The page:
Fittingly, both Tuck and Villaraigosa, the two school-reform candidates in the primary, emerge from Los Angeles.
Both races so far have been treated as a kind of proxy battle between charter schools and the teachers unions that want to beat them back. Charter school advocates have thrown a heap of cash behind Villaraigosa and Tuck, while CTA has drawn heavily from union coffers to support Newsom and Thurmond.
As of June 4, Newsom had outraised Villaraigosa $35.9 million to $34.5 million, according to campaign donations published by the Los Angeles Times and data obtained by LA School Report. Newsom’s biggest donations came from the California Teachers Association and Blue Shield of California, at about $1 million each; Villaraigosa’s largest supporter is Netflix CEO Reed Hastings, a former teacher who has spent more than $7 million in supporting both Villaraigosa and Tuck.
Read more from Mike Antonucci at LA School Report: California school unions are ramping up campaign spending
Los Angeles Unified is home to more charter schools than any other school district in the country, with 241 charter schools educating 25 percent of the district’s students in 2016–17, according to numbers from CCSA.
In San Francisco Unified, for comparison, just over 12 percent of students attended charter schools the same year. Fourteen percent of students opted for charter schools in Richmond’s West Contra Costa Unified, where Thurmond was a school board member.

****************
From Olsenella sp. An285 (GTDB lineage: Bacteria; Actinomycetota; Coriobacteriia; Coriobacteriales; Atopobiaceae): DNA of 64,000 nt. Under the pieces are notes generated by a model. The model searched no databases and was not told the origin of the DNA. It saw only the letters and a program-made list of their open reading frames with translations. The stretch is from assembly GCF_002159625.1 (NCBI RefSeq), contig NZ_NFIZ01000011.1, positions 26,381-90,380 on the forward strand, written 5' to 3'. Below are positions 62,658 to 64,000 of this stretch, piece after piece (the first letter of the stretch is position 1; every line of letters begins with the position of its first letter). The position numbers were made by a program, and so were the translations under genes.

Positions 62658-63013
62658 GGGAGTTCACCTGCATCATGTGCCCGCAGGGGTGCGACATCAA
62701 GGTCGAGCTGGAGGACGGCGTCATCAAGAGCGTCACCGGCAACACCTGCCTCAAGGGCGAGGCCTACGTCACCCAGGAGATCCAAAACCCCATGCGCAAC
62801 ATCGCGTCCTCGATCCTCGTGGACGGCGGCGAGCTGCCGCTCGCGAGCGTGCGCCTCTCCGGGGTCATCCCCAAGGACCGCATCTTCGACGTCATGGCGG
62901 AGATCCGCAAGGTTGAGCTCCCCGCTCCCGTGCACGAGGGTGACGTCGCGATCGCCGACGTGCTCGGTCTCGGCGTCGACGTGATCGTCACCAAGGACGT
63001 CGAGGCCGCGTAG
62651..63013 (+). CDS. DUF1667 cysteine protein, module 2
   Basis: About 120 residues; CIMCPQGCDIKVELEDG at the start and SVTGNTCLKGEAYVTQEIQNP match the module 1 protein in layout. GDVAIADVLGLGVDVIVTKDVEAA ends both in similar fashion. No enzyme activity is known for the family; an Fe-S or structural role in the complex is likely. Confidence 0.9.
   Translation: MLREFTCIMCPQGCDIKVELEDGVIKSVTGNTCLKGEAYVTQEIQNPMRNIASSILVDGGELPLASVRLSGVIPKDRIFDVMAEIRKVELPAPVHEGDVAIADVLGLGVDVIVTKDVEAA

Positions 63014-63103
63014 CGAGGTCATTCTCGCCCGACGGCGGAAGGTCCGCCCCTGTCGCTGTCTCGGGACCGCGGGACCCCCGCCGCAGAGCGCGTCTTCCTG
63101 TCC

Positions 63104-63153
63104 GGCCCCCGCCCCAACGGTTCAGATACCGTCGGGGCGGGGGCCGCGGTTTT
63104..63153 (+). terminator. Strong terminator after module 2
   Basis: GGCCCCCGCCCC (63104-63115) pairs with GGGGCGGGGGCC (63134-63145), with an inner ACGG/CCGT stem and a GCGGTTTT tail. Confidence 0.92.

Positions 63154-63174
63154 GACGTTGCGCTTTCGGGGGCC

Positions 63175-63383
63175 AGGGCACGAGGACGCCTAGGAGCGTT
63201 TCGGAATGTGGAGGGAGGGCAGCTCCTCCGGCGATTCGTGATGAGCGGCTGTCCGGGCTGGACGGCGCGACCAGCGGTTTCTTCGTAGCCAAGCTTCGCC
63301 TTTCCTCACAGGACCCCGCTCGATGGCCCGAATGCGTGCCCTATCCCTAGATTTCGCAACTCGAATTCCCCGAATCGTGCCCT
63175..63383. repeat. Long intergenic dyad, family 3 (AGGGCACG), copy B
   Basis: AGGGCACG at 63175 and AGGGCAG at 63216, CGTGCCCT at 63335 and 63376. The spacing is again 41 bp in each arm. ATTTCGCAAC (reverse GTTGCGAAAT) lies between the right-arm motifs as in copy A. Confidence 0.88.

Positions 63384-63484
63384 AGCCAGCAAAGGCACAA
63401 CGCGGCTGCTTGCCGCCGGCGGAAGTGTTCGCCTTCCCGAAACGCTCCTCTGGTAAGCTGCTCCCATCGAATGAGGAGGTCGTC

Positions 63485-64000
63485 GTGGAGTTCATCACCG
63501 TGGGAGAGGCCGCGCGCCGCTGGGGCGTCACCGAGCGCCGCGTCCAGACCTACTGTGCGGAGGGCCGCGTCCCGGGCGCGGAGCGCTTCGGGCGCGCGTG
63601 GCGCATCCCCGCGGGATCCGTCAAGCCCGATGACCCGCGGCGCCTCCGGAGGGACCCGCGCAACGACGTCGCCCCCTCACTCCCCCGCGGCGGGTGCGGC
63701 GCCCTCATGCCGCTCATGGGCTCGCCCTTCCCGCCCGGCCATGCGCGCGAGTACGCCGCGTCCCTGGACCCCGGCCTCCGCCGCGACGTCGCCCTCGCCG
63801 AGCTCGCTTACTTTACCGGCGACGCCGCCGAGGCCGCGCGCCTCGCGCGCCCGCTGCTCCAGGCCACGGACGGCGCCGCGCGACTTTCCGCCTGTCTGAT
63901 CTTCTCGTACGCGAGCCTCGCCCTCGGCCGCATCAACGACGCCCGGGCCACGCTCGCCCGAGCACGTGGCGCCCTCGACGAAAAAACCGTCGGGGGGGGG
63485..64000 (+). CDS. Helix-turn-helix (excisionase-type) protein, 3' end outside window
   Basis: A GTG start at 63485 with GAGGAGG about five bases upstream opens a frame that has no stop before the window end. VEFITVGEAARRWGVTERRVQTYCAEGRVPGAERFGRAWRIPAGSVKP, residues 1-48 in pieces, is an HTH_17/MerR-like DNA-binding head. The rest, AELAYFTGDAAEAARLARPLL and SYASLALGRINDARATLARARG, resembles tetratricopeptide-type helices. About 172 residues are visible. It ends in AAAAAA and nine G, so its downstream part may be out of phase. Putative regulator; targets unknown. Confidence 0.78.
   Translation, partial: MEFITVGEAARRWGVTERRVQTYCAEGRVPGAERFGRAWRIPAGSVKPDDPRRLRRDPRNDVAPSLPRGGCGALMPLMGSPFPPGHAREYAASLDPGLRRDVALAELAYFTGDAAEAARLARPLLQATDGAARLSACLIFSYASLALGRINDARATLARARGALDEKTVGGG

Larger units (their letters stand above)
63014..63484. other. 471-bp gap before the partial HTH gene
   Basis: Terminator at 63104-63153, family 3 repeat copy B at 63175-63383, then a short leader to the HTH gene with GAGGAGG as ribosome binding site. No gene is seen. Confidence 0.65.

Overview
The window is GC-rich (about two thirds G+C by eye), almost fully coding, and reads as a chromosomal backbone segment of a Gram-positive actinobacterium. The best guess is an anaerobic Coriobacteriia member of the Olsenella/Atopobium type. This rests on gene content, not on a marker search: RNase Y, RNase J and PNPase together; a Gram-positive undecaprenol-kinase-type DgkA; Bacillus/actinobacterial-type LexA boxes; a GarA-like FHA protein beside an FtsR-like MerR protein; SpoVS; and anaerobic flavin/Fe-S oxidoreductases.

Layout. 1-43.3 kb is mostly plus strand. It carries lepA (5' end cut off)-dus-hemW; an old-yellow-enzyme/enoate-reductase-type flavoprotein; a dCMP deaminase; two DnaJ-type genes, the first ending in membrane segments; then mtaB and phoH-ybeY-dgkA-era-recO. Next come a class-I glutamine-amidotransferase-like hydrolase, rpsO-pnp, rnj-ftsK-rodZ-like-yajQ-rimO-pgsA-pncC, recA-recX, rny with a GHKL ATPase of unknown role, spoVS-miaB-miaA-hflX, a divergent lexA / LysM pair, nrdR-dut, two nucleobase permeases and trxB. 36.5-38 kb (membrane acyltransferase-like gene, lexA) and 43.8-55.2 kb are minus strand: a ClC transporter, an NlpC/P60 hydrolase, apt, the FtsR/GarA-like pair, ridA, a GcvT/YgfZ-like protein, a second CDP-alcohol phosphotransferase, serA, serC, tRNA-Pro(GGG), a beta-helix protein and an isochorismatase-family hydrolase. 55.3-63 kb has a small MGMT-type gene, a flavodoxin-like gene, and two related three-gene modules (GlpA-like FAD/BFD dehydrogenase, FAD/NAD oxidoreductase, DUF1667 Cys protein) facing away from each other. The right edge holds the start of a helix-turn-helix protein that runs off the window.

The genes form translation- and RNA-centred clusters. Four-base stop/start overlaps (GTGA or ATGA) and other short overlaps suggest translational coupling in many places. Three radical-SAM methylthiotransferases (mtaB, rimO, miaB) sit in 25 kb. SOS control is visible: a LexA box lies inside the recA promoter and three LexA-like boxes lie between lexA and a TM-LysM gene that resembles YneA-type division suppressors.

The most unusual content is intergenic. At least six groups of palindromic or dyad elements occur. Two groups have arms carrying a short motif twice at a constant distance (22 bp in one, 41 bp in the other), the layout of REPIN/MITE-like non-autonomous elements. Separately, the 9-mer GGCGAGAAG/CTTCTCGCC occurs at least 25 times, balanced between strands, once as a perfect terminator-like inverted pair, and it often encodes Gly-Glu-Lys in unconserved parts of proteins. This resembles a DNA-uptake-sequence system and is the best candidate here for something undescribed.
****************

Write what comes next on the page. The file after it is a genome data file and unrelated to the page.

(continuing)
Villaraigosa embraced charter schools during his time as mayor and backed reform-minded candidates in their runs for school board. He hired Tuck as CEO of Partnership for Los Angeles Schools, a school model focused on turning around the district’s lowest-scoring schools. Both are endorsed by California Charter Schools Association Advocates, CCSA’s political arm.
Because money follows students in California, when children leave district schools for charter schools, the money goes with them. District officials and teachers unions charge that charter schools siphon money and resources from school districts. The California Teachers Association argues that school boards should have the ability to deny charter schools the right to open if doing so would impact the district financially — a justification school boards cannot use to deny charters under current state law.